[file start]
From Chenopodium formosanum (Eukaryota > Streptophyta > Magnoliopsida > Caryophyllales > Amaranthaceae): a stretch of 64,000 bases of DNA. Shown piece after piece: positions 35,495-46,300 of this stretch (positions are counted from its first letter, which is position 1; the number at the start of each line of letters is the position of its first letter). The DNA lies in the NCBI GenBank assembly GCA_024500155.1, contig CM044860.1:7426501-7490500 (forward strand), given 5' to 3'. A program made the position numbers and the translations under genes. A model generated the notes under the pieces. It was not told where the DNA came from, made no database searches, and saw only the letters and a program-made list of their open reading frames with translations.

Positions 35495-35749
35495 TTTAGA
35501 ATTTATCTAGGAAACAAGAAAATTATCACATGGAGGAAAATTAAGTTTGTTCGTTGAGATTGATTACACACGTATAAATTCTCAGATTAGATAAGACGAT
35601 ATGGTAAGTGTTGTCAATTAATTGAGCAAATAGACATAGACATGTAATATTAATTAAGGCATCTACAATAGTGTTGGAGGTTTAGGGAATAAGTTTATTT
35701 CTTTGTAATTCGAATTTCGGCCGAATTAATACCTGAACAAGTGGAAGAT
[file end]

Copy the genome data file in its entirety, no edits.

From Chenopodium formosanum (Eukaryota > Streptophyta > Magnoliopsida > Caryophyllales > Amaranthaceae): a stretch of 64,000 bases of DNA. Shown piece after piece: positions 35,495-46,300 of this stretch (positions are counted from its first letter, which is position 1; the number at the start of each line of letters is the position of its first letter). The DNA lies in the NCBI GenBank assembly GCA_024500155.1, contig CM044860.1:7426501-7490500 (forward strand), given 5' to 3'. A program made the position numbers and the translations under genes. A model generated the notes under the pieces. It was not told where the DNA came from, made no database searches, and saw only the letters and a program-made list of their open reading frames with translations.

Positions 35495-35749
35495 TTTAGA
35501 ATTTATCTAGGAAACAAGAAAATTATCACATGGAGGAAAATTAAGTTTGTTCGTTGAGATTGATTACACACGTATAAATTCTCAGATTAGATAAGACGAT
35601 ATGGTAAGTGTTGTCAATTAATTGAGCAAATAGACATAGACATGTAATATTAATTAAGGCATCTACAATAGTGTTGGAGGTTTAGGGAATAAGTTTATTT
35701 CTTTGTAATTCGAATTTCGGCCGAATTAATACCTGAACAAGTGGAAGAT